These numbers define the state’s trial against former UNC student Chandler Kania, but behind these numbers are the people affected by the deadly wrong-way drunken driving crash on Interstate 85, which left three dead and one injured.
On Monday, a jury convicted Kania, now 21, of three counts of involuntary manslaughter and one count of reckless driving.
They found he did not act with malice, so they found him not guilty of second-degree murder.
Before the trial began, Kania pleaded guilty to various criminal charges, including felony death by vehicle, a Class D felony. Felony classes are ranked in descending order starting with A, Assistant District Attorney Jeff Nieman said, so the jury’s conviction of involuntary manslaughter, a Class F felony, had little to no effect on sentencing.
Judge Henry Hight Jr. sentenced Kania to 12 years and 8 months to 16 years and four months in prison. He said he hoped this would be an example of drunken driving’s disastrous consequences.
The trial’s result was celebrated by neither the state or prosecution. Family members of the three people who died in the crash —Darlene McGee, 46, Felecia Harris, 49, and Jahnice Beard, 6 — testified about their ongoing heartbreak prior to sentencing and expressed displeasure after.
Jahnice Beard’s parents sat in the courtroom and listened to the verdict and Kania’s sentencing. After court adjourned, Beard’s father and Harris’ son, Jahmonie Smith, spoke about the outcome of the trial.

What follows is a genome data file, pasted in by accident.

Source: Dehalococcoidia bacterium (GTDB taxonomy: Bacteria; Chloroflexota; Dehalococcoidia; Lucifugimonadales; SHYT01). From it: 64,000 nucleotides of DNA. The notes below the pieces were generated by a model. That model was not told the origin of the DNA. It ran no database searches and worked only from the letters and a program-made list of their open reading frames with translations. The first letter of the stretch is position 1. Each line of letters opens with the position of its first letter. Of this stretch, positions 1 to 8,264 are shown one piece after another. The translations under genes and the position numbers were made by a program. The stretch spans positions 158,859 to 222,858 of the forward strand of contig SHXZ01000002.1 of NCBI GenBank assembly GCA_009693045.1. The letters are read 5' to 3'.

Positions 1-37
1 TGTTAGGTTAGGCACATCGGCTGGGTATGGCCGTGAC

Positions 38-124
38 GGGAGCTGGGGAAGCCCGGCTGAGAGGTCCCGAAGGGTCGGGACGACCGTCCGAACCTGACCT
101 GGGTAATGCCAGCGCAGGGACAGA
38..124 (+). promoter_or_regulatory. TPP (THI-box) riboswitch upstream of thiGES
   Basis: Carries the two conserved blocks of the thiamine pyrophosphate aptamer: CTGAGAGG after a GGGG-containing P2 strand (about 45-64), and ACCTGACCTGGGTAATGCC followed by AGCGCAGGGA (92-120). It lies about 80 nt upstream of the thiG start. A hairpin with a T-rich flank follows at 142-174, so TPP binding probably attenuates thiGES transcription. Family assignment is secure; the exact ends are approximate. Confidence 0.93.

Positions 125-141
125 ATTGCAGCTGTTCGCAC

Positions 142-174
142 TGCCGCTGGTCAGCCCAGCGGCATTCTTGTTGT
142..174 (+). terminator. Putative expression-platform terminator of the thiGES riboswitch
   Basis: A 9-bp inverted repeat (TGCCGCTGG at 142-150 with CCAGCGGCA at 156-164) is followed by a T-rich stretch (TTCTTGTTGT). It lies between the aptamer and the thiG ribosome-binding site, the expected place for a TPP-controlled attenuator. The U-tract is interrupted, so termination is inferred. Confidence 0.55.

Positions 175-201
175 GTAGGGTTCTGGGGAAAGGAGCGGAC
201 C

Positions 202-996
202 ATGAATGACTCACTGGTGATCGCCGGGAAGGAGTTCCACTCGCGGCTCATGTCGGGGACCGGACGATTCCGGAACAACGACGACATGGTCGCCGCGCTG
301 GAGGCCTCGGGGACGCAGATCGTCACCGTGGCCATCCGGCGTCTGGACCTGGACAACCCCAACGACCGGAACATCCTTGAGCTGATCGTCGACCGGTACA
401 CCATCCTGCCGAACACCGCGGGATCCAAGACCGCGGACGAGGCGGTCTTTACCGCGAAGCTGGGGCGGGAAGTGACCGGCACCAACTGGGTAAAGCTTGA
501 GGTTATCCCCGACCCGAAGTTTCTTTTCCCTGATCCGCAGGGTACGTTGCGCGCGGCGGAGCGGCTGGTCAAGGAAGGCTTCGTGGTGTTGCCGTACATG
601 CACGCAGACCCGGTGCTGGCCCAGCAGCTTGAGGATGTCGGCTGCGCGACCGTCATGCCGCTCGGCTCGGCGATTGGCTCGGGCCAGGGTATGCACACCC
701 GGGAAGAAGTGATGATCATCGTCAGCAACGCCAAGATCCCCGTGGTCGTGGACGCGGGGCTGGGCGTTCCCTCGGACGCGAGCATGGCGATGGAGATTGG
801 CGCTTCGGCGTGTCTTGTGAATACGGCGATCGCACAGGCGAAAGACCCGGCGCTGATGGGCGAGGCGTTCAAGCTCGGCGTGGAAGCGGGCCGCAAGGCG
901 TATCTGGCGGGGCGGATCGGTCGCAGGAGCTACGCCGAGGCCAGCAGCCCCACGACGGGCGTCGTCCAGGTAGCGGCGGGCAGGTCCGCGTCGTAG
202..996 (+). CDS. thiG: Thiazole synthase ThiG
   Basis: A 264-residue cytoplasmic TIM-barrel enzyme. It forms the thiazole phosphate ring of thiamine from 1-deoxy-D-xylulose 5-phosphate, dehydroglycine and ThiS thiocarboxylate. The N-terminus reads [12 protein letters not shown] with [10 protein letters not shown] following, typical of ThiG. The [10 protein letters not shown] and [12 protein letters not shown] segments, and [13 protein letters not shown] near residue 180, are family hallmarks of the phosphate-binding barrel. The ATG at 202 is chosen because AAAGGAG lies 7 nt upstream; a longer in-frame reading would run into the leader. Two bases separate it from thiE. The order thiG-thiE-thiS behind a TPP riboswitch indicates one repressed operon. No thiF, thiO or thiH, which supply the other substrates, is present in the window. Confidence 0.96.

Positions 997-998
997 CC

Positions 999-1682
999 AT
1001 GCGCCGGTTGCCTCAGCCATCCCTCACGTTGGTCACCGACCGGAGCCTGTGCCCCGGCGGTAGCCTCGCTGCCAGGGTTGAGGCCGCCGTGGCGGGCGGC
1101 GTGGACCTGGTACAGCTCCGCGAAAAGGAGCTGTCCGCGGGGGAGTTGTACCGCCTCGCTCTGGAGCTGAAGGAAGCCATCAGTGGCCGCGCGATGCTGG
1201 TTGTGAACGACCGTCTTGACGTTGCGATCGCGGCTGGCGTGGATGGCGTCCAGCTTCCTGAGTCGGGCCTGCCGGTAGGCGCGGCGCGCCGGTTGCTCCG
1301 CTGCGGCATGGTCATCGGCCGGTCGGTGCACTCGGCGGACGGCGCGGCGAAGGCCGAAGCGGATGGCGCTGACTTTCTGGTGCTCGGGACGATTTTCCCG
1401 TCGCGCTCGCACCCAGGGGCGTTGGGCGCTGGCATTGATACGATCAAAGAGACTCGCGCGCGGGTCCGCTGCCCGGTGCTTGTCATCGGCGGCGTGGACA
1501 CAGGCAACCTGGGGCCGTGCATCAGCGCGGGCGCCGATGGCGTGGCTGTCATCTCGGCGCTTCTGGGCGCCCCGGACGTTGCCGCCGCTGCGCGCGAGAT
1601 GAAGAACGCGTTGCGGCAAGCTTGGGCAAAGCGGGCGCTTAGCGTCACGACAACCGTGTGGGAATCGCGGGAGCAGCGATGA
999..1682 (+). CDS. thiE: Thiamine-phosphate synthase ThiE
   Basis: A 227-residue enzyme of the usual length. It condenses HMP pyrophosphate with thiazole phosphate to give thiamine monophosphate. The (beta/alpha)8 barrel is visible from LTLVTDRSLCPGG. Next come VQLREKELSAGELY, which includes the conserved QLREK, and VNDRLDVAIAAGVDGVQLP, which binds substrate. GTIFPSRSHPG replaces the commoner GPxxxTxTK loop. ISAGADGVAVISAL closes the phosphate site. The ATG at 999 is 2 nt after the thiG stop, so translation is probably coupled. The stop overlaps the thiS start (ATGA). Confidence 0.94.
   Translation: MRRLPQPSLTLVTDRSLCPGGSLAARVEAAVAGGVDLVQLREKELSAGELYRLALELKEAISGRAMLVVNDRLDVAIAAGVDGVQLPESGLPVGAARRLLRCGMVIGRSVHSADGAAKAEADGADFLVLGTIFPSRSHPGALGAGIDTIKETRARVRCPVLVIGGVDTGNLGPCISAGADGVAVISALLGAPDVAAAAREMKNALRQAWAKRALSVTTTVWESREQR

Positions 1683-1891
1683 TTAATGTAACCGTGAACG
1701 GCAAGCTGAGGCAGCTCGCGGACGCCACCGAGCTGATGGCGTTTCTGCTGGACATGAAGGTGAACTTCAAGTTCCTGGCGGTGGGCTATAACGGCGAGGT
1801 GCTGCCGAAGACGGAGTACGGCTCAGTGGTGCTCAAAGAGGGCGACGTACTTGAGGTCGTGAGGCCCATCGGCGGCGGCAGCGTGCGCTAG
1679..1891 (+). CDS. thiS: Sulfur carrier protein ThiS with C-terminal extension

“I’m disappointed in the verdict,” Jahmonie Smith said. “I didn’t feel like he got enough time for what he did. My daughter’s six years old. She ain’t get to live her life and he did and he took that from her.”
Roger Smith Jr., Kania’s attorney, said the trial’s impact has been felt by everyone involved.
“This is not about a victory in court,” he said after the sentencing. “This will always be about the tragedy that happened on July 19 and for the families that were affected.”
Nieman said he was disappointed by the jury’s failure to convict Kania on second-degree murder, though he respected their decision.
Nieman said the type of malice in Kania’s case is not necessarily ill will toward a particular person. He said another definition of malice is when someone intentionally engages in conduct they know is likely to cause serious injury or death and ignores that danger.
“For a second-degree murder case, I’m not aware of a case where the behavior exhibited on the date of offense showed malice more than this case,” Nieman said. “But that’s just my opinion. The jury’s opinion is the one that matters in the end.”
Nieman said he was also disappointed that the jury did not find an aggravating factor in the case.
“At least one person used physical means to try to stop him,” he said. “One or two other people used verbal means to try to talk him out of it.”
Had the jury found an aggravating factor, Kania could have faced 21 to 25 years in prison. Because the jury found Kania not guilty of second-degree murder and answered no to the aggravating factor, the maximum sentence the judge could give was 17 to 21 years.
Nieman praised the families of the crash victims.
“In ten years of doing this, I’ve never seen a family of victims — I’ve never seen people act with more class and grace than these people,” Nieman said.